NEW YORK (Reuters) - The dollar reached a 16-month high against a basket of currencies on Monday as investors built bets on a Federal Reserve interest rate increase next month, and political risks in Europe put pressure on the euro and the pound.
Fears about a no-deal Brexit and a growing rift in Europe over Italy’s budget have also boosted the dollar.
Last Tuesday’s U.S. elections produced a split control of Congress that suggested more fiscal stimulus measures are unlikely, sparking a wave of selling in the dollar.
The greenback has since recovered on the Fed’s signal that it would hike key lending rates further as the U.S. economic expansion remains on track.
“Rising global uncertainty and a widening U.S. yield differential with other economies provide support, but an elevated valuation may constrain further gains,” Richard Turnill, global chief investment strategist with BlackRock wrote in a research note on Monday.
Net long positions on the dollar versus G10 currencies last week rose to their highest levels since 2015 at $30.4 billion, according to CFTC data. NETUSDG10=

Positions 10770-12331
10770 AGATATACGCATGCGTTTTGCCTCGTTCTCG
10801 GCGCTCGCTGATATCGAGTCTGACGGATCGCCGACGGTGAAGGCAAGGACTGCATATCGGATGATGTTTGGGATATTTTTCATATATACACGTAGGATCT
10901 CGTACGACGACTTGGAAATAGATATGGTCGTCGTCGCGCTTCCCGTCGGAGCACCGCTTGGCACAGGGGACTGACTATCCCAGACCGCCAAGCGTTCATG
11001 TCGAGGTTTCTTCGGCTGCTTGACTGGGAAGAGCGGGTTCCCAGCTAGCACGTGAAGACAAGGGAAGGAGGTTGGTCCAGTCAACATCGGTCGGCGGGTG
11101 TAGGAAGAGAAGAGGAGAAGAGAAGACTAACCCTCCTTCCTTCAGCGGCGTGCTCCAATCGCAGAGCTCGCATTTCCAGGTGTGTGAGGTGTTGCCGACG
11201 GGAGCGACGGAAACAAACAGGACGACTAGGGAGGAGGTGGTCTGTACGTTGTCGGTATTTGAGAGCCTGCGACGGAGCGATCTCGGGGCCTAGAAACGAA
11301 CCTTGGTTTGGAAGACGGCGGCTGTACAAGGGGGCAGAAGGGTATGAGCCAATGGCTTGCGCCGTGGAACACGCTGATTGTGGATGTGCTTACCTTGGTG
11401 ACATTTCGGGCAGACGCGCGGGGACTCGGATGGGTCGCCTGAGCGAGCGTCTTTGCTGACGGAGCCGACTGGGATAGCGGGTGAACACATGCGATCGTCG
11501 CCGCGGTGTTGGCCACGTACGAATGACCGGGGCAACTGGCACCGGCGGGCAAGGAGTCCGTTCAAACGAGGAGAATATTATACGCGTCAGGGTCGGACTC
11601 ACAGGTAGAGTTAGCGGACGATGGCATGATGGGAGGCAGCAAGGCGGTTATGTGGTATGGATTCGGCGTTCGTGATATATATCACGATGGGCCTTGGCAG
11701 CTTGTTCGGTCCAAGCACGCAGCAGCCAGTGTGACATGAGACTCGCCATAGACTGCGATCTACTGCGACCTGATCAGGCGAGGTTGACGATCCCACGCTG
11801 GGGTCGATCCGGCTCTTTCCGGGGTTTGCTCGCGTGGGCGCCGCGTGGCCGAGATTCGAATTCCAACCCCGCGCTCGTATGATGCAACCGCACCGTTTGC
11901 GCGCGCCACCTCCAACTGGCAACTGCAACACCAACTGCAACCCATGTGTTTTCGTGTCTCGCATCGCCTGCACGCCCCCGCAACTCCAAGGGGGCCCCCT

GRAPHIC: CFTC U.S. dollar positioning - tmsnrt.rs/2QAfhqr
An index that tracks the dollar against the euro, yen, sterling and three other currencies .DXY was up 0.64 percent at 97.527. It reached 97.578 earlier Monday, which was the highest since June 2017.
The dollar index's rise was capped by a sharp selloff on Wall Street where the S&P 500 .SPX lost 1.21 percent.
U.S. trading was muted by the U.S. Veterans Day holiday. While Wall Street and currency markets were open for business, the U.S. bond market was closed.
Sterling GBP=D3 fell as doubts grew over Prime Minister Theresa May's ability to get the backing of the EU and her own party for any Brexit deal.
With less than five months before Britain is due to leave the EU on March 29, negotiations are still stuck over how to prevent a return to a hard border between British-ruled Northern Ireland and EU member Ireland.
The pound was down 0.98 percent at $1.2852 and the euro was marginally lower against the pound at 87.455 pence.
The euro was knocked back by concerns about Rome’s tension with the European Commission over its 2019 budget and weakness in Italy’s banking sector.
“Italy has catastrophic risk written all over it,” Scott Minerd, global chief investment officer at Guggenheim Partners, said at the Reuters Global Investment Outlook Summit, on Monday.
The single currency fell 0.82 percent versus the dollar to its lowest since June 2017 at $1.124. EUR=EBS.
Additional reporting by Tom Finn in London and; Vatsal Srivastava in Singapore; Editing by Alistair Bell and Andrea Ricci